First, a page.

After the End of Globalization
Five features of emergent postliberal order
See if you can identify the author of the following quotation:
In the early 1990s, as the world emerged from the Cold War, Russia was welcomed into the global financial system and given access to global capital markets. . . . The world benefited from a global peace dividend and the expansion of globalization.
The Russian invasion of Ukraine has put an end to the globalization we have experienced over the last three decades.
If your reaction is similar to mine, you realize that the thrust is similar to the “end of the end of history” literature that has become common in the years since 2016—but drawing on the current conflict as an occasion to reiterate the basic point. The author of this observation, however, is no postliberal critic of the “Long 1990s” hoping to use the conflict in Ukraine to drive the point home. Rather, the author of these remarks (which were published just yesterday) is Larry Fink, chairman and CEO of BlackRock—the largest investment firm in the world and a very symbol of globalization.
If anyone could recognize that the conditions enabling globalization had come to an end, it should be someone at the helm of a global investment firm. To be sure, Fink is a few years late. When the populist insurgencies of 2016 reared their heads, the end of globalization was already well under way. But since Trump had to be gainsaid at any cost, observations about the failure of Fukuyama-inspired “end of history” theses mostly appeared in journals like American Affairs.
Ironically, in the early days after the Russian invasion of Ukraine, some commentators rushed in to claim that the invasion somehow represented a devastating blow for intellectual and political opponents of liberalism in the West: since Putin had criticized liberalism and now also started an unjust war, critics of liberalism are guilty by association—or something like that. (Never mind that in his video address to the National Conservatism conference yesterday in Brussels, Polish PM Mateusz Morawiecki also identified liberalism and its overextension as remote causes of the collapse of the post-1990s world.) A further extension of the argument claimed that postliberal and anti-liberal analyses somehow now had less purchase: with Republicans joining Democrats in calling for U.S. participation in the conflict, postliberal criticisms would have to be set aside.
One key element of Postliberal Order, however, is that postliberal analysis is neither merely hortatory nor merely evocative of some future policy platforms. Rather, postliberal analysis holds that emergent political conditions in the world involve the abandonment of liberalism. Liberalism has grown fragile and nervous, and the competition is on for ideologies and political systems to replace it.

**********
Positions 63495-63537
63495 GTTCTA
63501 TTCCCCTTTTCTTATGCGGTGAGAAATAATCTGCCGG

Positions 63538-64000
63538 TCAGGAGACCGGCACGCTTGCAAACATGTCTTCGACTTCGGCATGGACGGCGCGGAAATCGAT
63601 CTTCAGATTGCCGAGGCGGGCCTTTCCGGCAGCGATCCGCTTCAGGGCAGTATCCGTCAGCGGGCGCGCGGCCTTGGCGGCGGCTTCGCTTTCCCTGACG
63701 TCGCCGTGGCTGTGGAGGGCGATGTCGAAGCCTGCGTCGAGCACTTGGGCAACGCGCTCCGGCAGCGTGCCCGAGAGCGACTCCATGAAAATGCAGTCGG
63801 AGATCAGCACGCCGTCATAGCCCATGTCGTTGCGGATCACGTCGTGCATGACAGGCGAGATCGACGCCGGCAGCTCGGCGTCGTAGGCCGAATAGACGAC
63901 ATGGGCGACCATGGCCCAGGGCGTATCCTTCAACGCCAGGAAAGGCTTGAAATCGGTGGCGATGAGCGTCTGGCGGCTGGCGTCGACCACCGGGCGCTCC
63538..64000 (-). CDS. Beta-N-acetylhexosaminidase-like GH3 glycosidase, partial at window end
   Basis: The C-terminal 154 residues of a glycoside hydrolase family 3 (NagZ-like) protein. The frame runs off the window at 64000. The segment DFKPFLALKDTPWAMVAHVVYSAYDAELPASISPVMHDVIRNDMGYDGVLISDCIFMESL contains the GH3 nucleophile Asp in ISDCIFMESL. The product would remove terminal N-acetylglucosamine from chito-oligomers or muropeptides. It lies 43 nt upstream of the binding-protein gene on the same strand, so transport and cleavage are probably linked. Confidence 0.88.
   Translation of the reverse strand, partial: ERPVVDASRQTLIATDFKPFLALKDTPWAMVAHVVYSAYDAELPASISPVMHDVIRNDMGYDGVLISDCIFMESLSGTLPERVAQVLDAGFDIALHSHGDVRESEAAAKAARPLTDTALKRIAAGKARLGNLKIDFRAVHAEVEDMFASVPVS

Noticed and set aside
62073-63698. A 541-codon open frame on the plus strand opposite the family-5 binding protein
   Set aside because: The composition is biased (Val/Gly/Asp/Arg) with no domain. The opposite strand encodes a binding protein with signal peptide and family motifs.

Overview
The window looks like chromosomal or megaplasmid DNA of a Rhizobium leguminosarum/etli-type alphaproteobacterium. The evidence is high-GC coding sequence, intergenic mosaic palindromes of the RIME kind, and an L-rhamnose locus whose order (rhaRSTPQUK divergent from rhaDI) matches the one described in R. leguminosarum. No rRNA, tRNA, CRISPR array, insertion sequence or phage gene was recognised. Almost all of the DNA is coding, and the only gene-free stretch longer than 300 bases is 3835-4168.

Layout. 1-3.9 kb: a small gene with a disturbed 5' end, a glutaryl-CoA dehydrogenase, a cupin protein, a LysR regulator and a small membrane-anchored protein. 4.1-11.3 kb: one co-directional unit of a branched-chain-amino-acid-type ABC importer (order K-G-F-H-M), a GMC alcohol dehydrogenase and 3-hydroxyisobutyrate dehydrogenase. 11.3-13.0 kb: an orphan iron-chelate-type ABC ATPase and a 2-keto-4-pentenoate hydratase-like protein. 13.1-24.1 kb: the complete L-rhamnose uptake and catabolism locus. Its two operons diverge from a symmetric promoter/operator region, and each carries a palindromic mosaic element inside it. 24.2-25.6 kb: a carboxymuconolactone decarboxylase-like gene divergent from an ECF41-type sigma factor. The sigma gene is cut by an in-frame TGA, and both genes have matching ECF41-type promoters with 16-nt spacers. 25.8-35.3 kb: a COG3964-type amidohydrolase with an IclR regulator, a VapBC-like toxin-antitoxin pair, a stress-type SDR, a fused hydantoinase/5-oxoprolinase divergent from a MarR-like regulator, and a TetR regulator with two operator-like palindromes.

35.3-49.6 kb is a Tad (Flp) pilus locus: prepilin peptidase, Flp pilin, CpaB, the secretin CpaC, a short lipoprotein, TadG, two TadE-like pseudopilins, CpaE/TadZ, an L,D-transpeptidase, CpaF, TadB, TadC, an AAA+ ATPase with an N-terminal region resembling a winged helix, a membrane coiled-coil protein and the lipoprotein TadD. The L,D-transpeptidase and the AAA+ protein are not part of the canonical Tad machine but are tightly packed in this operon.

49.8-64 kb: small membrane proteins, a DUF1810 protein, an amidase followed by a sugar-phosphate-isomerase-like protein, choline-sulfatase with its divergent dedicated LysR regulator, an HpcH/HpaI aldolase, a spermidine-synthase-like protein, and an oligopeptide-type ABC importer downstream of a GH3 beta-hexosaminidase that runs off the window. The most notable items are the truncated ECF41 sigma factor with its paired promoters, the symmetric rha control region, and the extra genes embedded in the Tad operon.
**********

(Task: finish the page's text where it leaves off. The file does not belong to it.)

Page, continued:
As Fink’s observation indicates, the rapid collapse of liberal order in the wake of Russia’s invasion confirms rather than denies the point. To that end, allow me to make five observations (some of which I have made before) concerning the emergent features of our postliberal world.
1. The “values-based” international order has long since ceased to exist, yet Western leaders remain reluctant to readjust.
The priority of geopolitics over international liberalism has become rapidly apparent. Countries that have not been aligned on values now share the same line with regard to the situation in Ukraine; countries that have been aligned on values have different perspectives based on their different geopolitical situations. While situations like that are commonplace, recognition of them has been consistently obscured in the post-1990s world, where liberalism itself was said to be the basis of international order.
In recent weeks, American officials have crisscrossed the Baltics and today President Biden visits Poland. At the time of Trump’s visit (in summer of his first year in office), Washington and Warsaw were both seen as emblems of a conservative-populist rising that included Poland’s Law and Justice party as well as Trump. Now Poland and Hungary are accepting refugees from Ukraine in numbers that dwarf (proportionally to local population) the migrant movements of 2015. At the same time, Hungary has been concerned about dangers from any Western attempts to escalate the conflict.
In an interview with Mandiner several weeks ago, Prime Minister Viktor Orbán was asked what he thought the main characteristics could be of a Chinese-led international order. While those characteristics are as yet unclear, he said, “one thing is for sure: the Anglo-Saxons want the world to recognise their position as morally right. For them it’s not enough to accept the reality of power; they also need you to accept the things that they think are right. The Chinese have no such need.”
The quicker that Western leaders can stop being perplexed about the need for close ties with central Europe, the better. Yet on the occasion of today’s visit by President Biden to Poland, the Associated Press’s report was at pains to emphasize that “Poland is also a complicated ally whose populist leaders are accused by some European partners of riding roughshod over democratic norms.” With Hungary’s next election looming on April 3, we can expect similar remarks throughout the Western press.
In the medium term, even preserving Western strength in its own sphere will require a shift away from the typical “Anglo-Saxon” approach. A “NATO Belt and Road” initiative would focus on building regional infrastructure, manufacturing capacity and integrated supply chains, in addition to obvious defense investment. In central and eastern Europe, efforts such as the Visegrád Group and the Three Seas Initiative have already taken steps in that direction. But the situation can only be ameliorated by abandoning the imposition of alien cultural values and beginning a corresponding shift toward hard investment.
2. Liberal capitalism no longer believes in its power to bring about liberalism.
Fink’s letter and corporate reactions to the Russian invasion of Ukraine more broadly demonstrate that liberal capitalists no longer believe in the ability of capital markets to create liberals. Again, Fink’s letter: